Someone once told me that the place you spend the first three years of your life is your home. I think they might be true - I can see it with my boys - they think of Denver as their home and when you ask them about their nationality, they'll tell you they are Americans. There must be something to it.
I feel the same way about Uličské Krivé - after I was born, I spent a lot of time with my Grandma when my mom needed to attend lectures and finish her master's degree. I was three years old when we moved to a town that became my new home, but we would go to the village every weekend, holiday, summer and whenever seasonal works required it.
My Grandma loved me, and I loved her so dearly it's hard to describe. She was very good to me. She worked in the store first and then in the pub - she never stopped caring after her two daughters and providing for them after Grandpa passed when she was merely around forty. She was so strong-willed, a true matriarch, independent and brave. Apart from working outside the household, she also took care of the garden and the fields - when to sow, when to harvest, how to deal with everything - it was all on her head and it was almost impossible to change when my aunt married, and a man finally appeared in the house after so many decades. She also took care of her mother-in-law until old age took her away from us.
Oh, and how she loved flowers! Her front yard changed as the seasons changed because she planted flowers according to their blooming month. For her 50th or 60th birthday she asked for a fake blooming plant - I have no idea where my mom found it but she did - the plant had pink flowers that were falling down the green leaves like small waterfalls. I thought it was a bit too much but not to my Grandma, she was ecstatic. I also remember we used to walk the meadows and pick beautiful, tall grasses she would later dry and place in clay pottery vases around the house as decorations. It looked so much like her.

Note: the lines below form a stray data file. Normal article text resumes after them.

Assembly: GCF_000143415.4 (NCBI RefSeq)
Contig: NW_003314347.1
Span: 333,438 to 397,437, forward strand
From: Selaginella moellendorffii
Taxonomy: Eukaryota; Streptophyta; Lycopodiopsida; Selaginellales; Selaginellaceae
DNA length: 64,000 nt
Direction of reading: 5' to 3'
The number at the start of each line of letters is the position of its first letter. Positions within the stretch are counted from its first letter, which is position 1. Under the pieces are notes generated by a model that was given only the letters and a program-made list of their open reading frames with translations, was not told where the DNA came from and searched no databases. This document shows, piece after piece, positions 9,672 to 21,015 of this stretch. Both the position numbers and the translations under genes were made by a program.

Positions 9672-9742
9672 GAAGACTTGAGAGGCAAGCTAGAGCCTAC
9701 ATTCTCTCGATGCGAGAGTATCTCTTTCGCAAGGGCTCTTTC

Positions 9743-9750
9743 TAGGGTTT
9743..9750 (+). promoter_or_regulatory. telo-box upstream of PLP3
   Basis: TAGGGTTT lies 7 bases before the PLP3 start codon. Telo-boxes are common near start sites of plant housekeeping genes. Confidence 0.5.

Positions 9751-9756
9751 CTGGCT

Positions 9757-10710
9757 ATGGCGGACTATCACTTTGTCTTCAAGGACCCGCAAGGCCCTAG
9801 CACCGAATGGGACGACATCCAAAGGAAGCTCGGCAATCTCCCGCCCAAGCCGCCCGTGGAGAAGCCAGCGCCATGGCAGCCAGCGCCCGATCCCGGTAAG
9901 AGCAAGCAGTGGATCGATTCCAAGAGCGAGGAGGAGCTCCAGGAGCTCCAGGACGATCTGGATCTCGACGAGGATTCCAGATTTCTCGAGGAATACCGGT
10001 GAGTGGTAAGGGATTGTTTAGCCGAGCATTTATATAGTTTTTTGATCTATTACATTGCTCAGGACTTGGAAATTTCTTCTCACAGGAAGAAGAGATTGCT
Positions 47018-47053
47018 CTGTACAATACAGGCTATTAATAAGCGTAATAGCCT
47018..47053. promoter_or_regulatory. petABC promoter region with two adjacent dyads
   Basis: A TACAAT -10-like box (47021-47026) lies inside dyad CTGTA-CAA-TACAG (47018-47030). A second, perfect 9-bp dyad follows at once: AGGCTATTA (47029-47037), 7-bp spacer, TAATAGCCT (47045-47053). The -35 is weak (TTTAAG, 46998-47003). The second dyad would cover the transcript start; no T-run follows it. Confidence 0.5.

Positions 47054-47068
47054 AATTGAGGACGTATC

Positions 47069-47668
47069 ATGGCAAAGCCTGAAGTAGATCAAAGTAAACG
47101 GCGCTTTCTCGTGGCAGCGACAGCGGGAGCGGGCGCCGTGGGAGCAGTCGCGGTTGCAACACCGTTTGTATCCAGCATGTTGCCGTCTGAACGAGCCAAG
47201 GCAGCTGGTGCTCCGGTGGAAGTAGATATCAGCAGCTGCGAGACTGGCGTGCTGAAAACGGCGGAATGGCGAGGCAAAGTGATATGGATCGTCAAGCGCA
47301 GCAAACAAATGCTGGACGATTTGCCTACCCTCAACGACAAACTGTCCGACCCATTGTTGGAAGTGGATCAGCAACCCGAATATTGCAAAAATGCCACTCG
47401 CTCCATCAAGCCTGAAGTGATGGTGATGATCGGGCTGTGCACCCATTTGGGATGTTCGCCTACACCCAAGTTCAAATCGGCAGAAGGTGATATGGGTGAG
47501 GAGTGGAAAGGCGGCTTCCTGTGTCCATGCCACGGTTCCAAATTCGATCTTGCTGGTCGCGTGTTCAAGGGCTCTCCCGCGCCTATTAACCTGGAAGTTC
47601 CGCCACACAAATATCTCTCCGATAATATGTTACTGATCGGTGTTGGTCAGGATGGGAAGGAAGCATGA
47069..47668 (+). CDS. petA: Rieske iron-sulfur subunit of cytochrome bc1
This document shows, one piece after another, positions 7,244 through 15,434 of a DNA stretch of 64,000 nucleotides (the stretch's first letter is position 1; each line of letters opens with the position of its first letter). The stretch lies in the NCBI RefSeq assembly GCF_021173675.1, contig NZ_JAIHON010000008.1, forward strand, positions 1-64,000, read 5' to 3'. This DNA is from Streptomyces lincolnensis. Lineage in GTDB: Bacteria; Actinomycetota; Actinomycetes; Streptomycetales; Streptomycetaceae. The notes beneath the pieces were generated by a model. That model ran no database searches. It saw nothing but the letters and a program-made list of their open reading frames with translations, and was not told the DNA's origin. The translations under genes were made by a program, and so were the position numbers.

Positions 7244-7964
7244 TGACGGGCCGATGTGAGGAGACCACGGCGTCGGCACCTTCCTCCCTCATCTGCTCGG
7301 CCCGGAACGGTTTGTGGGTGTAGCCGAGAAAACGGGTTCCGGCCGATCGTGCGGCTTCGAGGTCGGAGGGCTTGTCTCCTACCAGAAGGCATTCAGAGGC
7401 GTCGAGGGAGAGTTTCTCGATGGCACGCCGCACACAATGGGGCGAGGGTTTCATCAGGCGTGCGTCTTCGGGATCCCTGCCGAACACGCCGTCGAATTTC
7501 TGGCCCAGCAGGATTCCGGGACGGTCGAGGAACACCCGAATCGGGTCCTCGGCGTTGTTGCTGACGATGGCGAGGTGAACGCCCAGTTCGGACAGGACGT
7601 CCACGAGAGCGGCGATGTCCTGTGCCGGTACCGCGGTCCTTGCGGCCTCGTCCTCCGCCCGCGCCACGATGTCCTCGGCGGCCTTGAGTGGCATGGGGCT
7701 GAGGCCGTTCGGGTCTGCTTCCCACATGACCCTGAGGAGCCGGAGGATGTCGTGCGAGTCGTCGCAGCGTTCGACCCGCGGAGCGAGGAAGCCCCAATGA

It's never been the same since she passed away. The front yard is only green, the house is remodeled and there is absolutely nothing in there that would suggest that she used to live there. She was only 74. I know it's not too young but at the same it's not too old either. I feel as if she had been taken from this world prematurely - taken from the place she loved so much she never wanted to travel or leave if only just for a little bit; pulled away from the activities and hobbies she adored; prevented from going to church; stopped from worrying about how I was doing out there in the wide world; torn away from us.
I am so grateful that my sons got to meet her and spent time with her. Yet they don't understand why I'm sad that she's gone - how could they? And I think no one will ever understand how much it hurts to think about my village now that she is not there: for me my village was my Grandma. Now it's just a village. And I guess it's my boys' turn - their Grandma, my mom, makes summers great for them and it is them who want to return.